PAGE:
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Saint-Gobain charges ahead in electric auto industry

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GARDEN GROVE, Calif.—Saint-Gobain S.A. said the electric car segment is one of the youngest and fasting growing in the automotive industry, and it will continue to invest in the development of sealing solutions for electric vehicle technology.

The firm cited initiatives around the globe to achieve 20 million electric cars on the road by 2020.

"We see the volumes increasing, especially in the last quarter of last year," said Peter Werger, market manager, automotive and industrial. "We see them increasing even more in the next two or three years."

Werger said the firm mostly will be making investments within its research and development side to further its existing lines and continue to provide new solutions to the industry.

Saint-Gobain has been involved with developing seals for electric cars since the market's genesis about 10 years ago.

The firm recently purchased LS Kunststofftechnologie GmbH, which Werger said will help strengthen the group's strategy of strengthening its positions in high-performance and co-developed solutions—like those found in electric cars.

LS is a leading supplier in transmissions. Werger said it supplies specialized ceiling rings for transmissions and clutches. It also provides Saint-Gobain a second facility for injection molding to complement its existing facility in La Rioja, Spain.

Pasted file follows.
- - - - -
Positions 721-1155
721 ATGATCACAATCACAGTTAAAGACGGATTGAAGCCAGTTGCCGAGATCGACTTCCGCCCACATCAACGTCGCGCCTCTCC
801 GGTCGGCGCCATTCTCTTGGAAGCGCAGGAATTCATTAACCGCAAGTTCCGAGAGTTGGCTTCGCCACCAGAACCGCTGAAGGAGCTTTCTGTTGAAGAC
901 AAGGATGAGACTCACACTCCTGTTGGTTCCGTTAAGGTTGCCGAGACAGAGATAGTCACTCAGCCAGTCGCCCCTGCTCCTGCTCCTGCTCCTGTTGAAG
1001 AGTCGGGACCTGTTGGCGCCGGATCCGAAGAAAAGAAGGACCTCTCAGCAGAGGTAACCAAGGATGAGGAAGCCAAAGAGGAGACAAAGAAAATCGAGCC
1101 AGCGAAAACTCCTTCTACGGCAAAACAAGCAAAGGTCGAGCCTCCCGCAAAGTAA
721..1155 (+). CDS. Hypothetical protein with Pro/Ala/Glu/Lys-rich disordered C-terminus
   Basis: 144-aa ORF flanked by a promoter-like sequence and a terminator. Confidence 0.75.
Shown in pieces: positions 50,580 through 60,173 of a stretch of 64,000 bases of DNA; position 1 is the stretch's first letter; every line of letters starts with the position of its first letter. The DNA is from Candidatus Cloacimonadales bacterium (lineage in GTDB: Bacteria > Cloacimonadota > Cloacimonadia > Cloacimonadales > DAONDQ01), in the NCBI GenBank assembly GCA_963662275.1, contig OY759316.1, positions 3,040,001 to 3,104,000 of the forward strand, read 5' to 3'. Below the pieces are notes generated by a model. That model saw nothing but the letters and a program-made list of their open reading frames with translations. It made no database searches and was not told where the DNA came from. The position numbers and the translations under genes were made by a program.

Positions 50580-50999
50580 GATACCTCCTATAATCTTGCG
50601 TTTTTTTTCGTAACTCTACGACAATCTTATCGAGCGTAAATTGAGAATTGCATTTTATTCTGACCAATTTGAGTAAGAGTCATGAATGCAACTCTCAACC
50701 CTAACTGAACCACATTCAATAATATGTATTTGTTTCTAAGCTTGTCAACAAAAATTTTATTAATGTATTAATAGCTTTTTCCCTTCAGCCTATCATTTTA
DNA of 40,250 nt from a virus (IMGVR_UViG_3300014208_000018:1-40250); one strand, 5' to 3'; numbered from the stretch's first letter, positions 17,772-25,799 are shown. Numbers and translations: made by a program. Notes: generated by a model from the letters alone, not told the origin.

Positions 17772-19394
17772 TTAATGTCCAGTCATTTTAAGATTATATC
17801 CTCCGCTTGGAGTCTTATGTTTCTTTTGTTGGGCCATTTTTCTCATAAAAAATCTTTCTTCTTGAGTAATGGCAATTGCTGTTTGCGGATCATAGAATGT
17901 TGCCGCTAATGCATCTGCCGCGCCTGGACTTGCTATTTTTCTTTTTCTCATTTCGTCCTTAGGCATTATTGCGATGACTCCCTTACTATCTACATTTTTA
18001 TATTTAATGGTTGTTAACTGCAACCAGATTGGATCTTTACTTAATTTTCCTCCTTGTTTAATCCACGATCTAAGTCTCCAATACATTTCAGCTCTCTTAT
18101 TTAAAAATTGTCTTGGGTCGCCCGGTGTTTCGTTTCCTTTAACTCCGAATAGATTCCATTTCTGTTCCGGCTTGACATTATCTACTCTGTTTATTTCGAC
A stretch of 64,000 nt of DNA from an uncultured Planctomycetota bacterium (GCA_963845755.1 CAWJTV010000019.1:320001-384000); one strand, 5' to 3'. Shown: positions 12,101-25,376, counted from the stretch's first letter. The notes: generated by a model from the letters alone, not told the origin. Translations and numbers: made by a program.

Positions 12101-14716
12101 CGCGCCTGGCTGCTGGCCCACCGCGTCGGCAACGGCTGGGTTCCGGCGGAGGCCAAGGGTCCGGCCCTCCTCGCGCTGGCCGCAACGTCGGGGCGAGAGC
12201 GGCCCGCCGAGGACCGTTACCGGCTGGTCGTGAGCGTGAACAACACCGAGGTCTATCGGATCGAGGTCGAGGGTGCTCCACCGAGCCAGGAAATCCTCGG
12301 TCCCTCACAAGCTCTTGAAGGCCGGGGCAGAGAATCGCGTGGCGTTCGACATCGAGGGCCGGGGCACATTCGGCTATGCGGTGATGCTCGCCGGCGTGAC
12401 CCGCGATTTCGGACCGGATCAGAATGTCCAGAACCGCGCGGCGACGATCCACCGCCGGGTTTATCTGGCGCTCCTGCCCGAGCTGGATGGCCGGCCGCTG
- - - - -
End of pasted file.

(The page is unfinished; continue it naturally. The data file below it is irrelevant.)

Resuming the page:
Saint-Gobain would not release financial details of the transaction, which was finalized on Dec. 4, 2013. All of the employees of LS will be integrated into Saint-Gobain.

Requirements of electric cars are different from standard vehicles. Original equipment manufacturers are interested in lightweight components, Werger said. They also require parts that have very low frictions because this is directly linked to energy loss.

Since 2008, advances in battery and power management technologies, concerns about increasing oil prices and the need to reduce gas emissions are reasons why the industry is focusing heavily on electric car development, according to Saint-Gobain.

Werger said batteries today have more than double the range than they did 10 years ago, but said making the electric car a viable option for longer trips is still a ways away.

"Right now the targeted people are people who travel from their home to their work in relatively small distances," Werger said. "They only have to charge their car every two or three days. Once they have a long-range battery, it will certainly change the industry."

Saint-Gobain highlighted three products designed for electric cars. The firm's OmniLip product line of rotary lip seals are used in cooling differential module for the electric systems. The company said cooling the electrical systems is one of the most critical challenges engineers face and is essential for safe operation.

Saint-Gobain's OmniShield spring technology seals are used to help charge the car's batteries. The product line is designed for latching and locking in addition to shielding the kind of specialized battery connectors found in electric cars.

The firm also provides material solutions such as its Meldin HT polymer components for the brake system. Co-developed with one of the automotive industry's leading manufacturers, the product line is a series of high-tech polymer components used in the brake system of the Renault ZOE.

Saint-Gobain operates in 64 countries with nearly 193,000 employees and 2012 sales of approximately $58.3 billion.